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Die Antwoord Busts a Weird-Ass Groove in Fort Lauderdale on October 23

Die Antwoord Busts a Weird-Ass Groove in Fort Lauderdale on October 23
Ian Witlen

Die Antwoord

Culture Room, Ft. Lauderdale

October 22, 2012

Better Than: 99.9% of live music events.

Ostensibly, Die Antwoord is weird. As far as you or I can tell -- with our normal (and/or normally-hip) lifestyles -- they are a pair of entertainers that are fucked up, strange and/or wholly personify "the Other." But on a layer one degree deeper -- a subtext that has as much to do with irony as it does LARPing --  the duo has simply mastered Branding in the 2012/hashtag sense of the term.

See also
- PHOTOS: Die Antwoord at Culture Room

And judging from their sold-out show at Culture Room last night, Die Antwoord's meme-ry is being heard loud and clear. Our spacephone told us it was Monday. But everyone in attendance existed outside of iCal as they became increasingly entranced by the fully exposed vulgar true power of the Internet, beamed directly into their consciousness a la Jim Carrey as the Riddler in Batman Forever.

Die Antwoord Busts a Weird-Ass Groove in Fort Lauderdale on October 23
Ian Witlen

There's nothing quite like catching a band at the peak of their initial Zeitgeist. In this crucially sweet zone of Killing It, audience and performer are almost always able to engage in the ultimate entertainer/entertainee platonic-love feedback loop. That raucous energy that produces the group experience of shoulder-to-shoulder twenty-somethings flailing wildly, shaking their heads back-and-forth into a blur, unfurled tongues reeking of well drinks dangling like tentacles outside of their mouths.

Which is how most of the crowd danced, at a frenetic pace, for the entirety of the set.

Anyone who wasn't busting a weird-ass groove was staring slackjawed at the spectacle onstage. MCs Ninja and Yo-Landi Vi$$er may have very well exhibited the best presence we've seen in 2012. While the live show utilized a tasteful application of gimmickry -- projections reinforcing the group's iconography, a masked DJ, wardrobe changes, and a giant inflatable ghost with an erection -- the centerpiece was the two humanoids putting the physicality of military basic training into their vocal delivery and nonstop full throttle dancing, gyrating, swagging, and all-around knock-the-wind-out-of-you freaking the fuck out.

 

Die Antwoord Busts a Weird-Ass Groove in Fort Lauderdale on October 23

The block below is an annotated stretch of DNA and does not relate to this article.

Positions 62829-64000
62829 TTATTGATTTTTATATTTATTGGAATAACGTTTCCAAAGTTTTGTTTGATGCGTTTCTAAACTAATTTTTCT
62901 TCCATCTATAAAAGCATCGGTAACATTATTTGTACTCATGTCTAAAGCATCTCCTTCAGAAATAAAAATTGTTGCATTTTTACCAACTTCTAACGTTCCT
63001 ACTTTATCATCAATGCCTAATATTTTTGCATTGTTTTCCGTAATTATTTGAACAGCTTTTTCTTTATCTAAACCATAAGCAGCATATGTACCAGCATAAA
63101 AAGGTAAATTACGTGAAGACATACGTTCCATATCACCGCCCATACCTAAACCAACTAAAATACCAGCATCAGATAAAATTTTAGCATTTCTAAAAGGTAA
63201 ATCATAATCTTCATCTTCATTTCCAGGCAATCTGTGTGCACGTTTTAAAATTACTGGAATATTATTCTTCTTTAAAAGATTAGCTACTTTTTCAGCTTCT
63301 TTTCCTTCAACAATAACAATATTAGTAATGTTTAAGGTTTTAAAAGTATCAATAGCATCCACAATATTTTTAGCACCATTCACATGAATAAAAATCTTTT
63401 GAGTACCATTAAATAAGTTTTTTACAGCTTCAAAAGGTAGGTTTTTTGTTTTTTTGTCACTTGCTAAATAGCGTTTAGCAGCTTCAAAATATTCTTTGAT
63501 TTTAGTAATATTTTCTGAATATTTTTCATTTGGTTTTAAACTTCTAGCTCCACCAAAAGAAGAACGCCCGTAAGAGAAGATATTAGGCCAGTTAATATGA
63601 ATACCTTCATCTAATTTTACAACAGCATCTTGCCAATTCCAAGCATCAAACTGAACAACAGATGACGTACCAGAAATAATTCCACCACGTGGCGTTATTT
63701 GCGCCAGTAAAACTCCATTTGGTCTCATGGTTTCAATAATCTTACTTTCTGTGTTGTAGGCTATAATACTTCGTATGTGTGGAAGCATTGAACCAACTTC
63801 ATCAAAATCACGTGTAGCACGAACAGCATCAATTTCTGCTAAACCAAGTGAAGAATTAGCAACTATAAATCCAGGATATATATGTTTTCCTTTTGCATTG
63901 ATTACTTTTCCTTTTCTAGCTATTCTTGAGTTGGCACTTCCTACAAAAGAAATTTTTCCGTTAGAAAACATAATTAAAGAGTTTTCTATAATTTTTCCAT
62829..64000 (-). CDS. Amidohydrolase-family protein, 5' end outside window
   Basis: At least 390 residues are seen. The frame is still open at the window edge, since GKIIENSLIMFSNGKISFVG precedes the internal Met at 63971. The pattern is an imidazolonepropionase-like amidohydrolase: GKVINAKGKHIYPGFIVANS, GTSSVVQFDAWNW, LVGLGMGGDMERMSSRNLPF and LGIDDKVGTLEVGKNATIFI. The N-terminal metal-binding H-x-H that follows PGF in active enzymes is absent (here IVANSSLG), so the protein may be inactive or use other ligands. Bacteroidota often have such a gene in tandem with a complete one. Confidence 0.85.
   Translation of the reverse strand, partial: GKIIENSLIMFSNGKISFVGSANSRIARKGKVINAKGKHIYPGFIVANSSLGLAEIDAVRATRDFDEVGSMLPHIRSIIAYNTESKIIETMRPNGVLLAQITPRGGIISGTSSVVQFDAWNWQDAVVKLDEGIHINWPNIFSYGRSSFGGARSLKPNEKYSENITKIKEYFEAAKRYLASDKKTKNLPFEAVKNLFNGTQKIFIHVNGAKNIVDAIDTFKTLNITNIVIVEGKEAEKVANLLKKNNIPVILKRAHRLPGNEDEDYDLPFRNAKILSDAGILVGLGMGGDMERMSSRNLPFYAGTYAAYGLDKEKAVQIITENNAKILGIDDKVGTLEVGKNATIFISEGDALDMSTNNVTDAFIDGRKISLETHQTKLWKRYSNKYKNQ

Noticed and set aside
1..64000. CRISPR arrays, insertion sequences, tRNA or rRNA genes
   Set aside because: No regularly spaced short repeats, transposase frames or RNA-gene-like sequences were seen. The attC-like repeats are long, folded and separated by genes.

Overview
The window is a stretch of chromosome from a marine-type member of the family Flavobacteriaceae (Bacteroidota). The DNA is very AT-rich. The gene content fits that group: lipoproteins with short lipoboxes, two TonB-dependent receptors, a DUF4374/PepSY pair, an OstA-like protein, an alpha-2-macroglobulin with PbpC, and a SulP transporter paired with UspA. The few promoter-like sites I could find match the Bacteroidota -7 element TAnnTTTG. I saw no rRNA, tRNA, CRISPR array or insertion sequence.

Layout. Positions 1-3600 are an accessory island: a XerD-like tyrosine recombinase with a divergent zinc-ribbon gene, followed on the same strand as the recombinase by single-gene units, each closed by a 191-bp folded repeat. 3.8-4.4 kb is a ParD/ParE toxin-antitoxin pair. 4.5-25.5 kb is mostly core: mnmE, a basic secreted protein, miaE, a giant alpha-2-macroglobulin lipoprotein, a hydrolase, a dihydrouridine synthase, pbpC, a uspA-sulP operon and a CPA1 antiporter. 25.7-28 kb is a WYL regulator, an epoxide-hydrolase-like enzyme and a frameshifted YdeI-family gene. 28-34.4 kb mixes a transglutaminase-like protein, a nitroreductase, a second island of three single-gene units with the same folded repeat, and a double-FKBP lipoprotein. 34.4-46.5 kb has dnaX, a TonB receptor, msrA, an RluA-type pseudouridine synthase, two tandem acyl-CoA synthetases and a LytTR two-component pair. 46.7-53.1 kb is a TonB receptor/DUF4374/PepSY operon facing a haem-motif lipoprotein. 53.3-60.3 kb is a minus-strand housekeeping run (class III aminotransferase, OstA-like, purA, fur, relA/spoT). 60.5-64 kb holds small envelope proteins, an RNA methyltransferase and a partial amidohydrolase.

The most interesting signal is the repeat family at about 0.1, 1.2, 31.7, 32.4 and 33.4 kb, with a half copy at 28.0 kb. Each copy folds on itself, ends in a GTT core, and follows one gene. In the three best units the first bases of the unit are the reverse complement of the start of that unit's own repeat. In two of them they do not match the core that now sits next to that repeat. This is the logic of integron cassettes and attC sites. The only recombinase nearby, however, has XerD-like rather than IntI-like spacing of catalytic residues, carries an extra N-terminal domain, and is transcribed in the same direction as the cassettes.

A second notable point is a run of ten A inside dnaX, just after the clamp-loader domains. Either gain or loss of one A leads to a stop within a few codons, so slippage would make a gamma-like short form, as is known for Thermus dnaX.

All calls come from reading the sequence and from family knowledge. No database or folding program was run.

Ian Witlen

And hey, all novelty and bombast aside, these two can rap! It seemed like Yo-Landi had some back-up support for some of the humanly-impossible, high-pitched vocals. But generally both members of Die Antwoord pumped air in and out of their lungs like hip-surreal steam engines. Their flow recalled the speedy slicework of rappers like Krayzie Bone, and their physical dialogue with the audience recalled the highest energy qualities of hip-hop hype men and hardcore punk vocalists. Vi$$er was particularly entertaining as her diminutive size and chipmunk voice are even more startling in person.

After a nonstop, jam-after-jam marathon, the set formally climaxed with an encore performance of the group's breakthrough hit, "Enter The Ninja." But after slapping us silly with a barrage of e-music banging and mutant toasting/rapping, the song that kicked off the Die Antwoord story seemed a little hoky and contrived. The highlight of the night for us was an extended, extra bass-heavy rendition of "I Fink You Freeky," which -- with its inarguably impeccable minimal techno production and Yo-Landi's hypnotizing hook -- is definitely the group's strongest, most coherent single to date.

Die Antwoord Busts a Weird-Ass Groove in Fort Lauderdale on October 23
Ian Witlen

The members of Die Antwoord are the visual and tangible embodiment of their music: Various strains of American (techno, brostep) and British (drum'n'bass, gabber, grime) electronic music weaved together through post-apartheid South African ghetto-fab youth culture (a.k.a. Zef), incubated on the Internet, and brought to life on stage for a buying public who definitely gets their money's worth in spectacle.

 

You may find their aesthetic alienating in its seemingly arbitrary-scumminess. And, even further, you can drag out a few more-than-dead horses and beat them with lazy and/or conservative accusations of irony or overconstructedness. But you can't deny this pair of freaks is a part of and contributing to something genuinely new.

Die Antwoord Busts a Weird-Ass Groove in Fort Lauderdale on October 23
Ian Witlen

Critic's Notebook

The Crowd: Hot Topic-y Browardians, nerds, internet dorks, blog geeks, hipster Juggalos, swagged-out fucked-up post-colonial suburban b-boys and their neon-core dreadlock'd hip-goth-hop shawties, a girl with a teeny tiny widdle top hat, a person wearing a Spider-Man bodysuit, young adults raised by AOL promo installation discs, norms, people dressed like it was Halloween and their costume was a mean-spirited parody of a hipster, people dressed like Die Antwoord.

From The Crowd: "This shit is Zef as fuck!"

From The Stage: Total incomprehensible gibberish.

Personal Bias: We originally set out to cover Die Antwoord's show at Culture Room because we like to gawk at car wrecks. But our low expectations were seriously dashed, and now we're sporting a blonde flattop.

Planets Die Antwoord May Be From: Vulcan, Jupiter's moons, Saturn's rings, Dagobah System, Earth 2, Ork, Qo'noS, and The Internet



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Culture Room

3045 N. Federal Highway
Fort Lauderdale, FL 33306

954-564-1074

www.cultureroom.net


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